Android “Heart App” virus spreads quickly, author arrested within 17 hours

Thanks to Nagy Ferenc László and Xiaochuan Zhang of SophosLabs for the behind-the-scenes effort they put into this article.

SophosLabs has been following an interesting Android malware story over the past week.

The malware goes by the name XX神器 (XXshenqi) in Chinese, or the Heart App, as it calls itself in English.

In theory, the implication seems to be that you can use the app, which you receive as an SMS invitation from one of your friends, to organise a romantic hook-up.

In practice, however, you and your friends will just end up with SMS headaches.

As in the case of the “Look The Self-time” malware (Andr/SlfMite-A) we wrote about in June 2014, this attack involves a true virus – in other words, malware that deliberately spreads itself.

As we remarked back in June, viruses are rare these days, with most malware distributed in emails generated directly by the cybercrooks, either as attachments or as clickable links, rather than by the malware itself.

Spamming out malware has the advantage that the crooks can quickly target millions of potential victims, all of whom might end up infected in one shot, during the very first wave of the attack.

→ Recent SophosLabs experiments suggest that a commonly-sized botnet of 10,000 computers can deliver more than 50 billion spams per week.

In contrast, a virus that spreads by forwarding itself only to people already in your address book (or on your phone number list, or nearby on your network) will starts small and either build up a head of steam, or fizzle out.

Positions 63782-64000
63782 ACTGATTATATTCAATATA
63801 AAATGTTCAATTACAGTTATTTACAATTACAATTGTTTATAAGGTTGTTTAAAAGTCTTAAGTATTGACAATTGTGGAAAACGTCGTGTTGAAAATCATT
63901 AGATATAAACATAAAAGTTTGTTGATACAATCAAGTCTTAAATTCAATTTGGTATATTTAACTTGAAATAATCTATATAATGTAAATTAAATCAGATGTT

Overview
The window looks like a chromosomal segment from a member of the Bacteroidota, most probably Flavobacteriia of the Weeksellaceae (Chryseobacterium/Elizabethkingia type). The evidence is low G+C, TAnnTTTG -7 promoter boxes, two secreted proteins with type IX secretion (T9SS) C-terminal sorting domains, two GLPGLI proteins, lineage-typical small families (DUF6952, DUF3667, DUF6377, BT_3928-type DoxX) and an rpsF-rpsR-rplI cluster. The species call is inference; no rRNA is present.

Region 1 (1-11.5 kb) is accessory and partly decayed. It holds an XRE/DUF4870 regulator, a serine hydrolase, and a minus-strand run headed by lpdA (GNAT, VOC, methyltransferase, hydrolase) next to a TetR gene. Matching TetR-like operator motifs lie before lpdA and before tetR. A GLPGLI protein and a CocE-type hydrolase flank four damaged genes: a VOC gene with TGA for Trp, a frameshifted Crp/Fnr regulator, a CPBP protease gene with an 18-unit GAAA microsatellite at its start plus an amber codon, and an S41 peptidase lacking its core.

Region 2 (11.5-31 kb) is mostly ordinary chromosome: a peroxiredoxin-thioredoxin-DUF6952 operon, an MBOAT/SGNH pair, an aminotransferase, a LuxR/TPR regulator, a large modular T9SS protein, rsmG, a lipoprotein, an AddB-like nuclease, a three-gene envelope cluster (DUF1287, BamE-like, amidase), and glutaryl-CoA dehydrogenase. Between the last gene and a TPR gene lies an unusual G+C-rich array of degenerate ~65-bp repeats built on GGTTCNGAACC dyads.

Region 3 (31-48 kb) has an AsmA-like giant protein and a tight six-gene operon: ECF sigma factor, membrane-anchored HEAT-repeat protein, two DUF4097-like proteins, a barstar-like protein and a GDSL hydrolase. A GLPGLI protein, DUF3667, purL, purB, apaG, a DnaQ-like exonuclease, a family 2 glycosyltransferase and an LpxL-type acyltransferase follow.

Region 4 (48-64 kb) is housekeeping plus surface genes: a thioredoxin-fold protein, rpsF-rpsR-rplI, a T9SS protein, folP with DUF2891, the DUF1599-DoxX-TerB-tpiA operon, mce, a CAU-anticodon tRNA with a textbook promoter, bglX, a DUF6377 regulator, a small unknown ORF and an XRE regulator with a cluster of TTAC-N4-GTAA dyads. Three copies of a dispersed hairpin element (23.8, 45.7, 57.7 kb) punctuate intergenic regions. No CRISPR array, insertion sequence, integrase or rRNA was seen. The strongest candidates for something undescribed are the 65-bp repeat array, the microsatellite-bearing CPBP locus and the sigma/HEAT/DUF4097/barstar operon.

The infamous Ikee iPhone virus of 2009, still the only known iOS virus that has spread in the wild, was, fortunately, one of the fizzlers.

It spread by means of SSH connections only between jailbroken iDevices, which limited its community of potential victims.

In contrast, this new Android virus was a head-of-steamer.

The virus, dubbed Andr/SmsSend-FA by Sophos products, spreads by SMSing a download link to your first 99 contacts.

So, even a few initial infections can quickly generate a large amount of traffic, which is exactly what seems to have happened.

According to a news report out of China, local mobile telephone operators claim to have blocked over 20 million messages already, with “at least 100,000 phones infected.”

How the virus arrives

With Google Play not officially available in China, alternative Android markets have flourished, and, by all accounts, Chinese users are accustomed to running their Android phones with the Allow installation of apps from unknown sources option enabled.

So, if you decide to take a chance on a link from a friend that says, simply…

…then you, and 99 of your friends in turn, are heading for trouble.

What the virus looks like

The virus APK (Android Package) covers its tracks with a cute-looking splash screen that pops up as soon as you run it:

But it has already kicked off its self-spreading in the background, SMSing itself to the first 99 entries of your contact list.

Once it’s done, it “calls home” by sending a confirmation SMS to a control number, presumably one belonging to the malware author.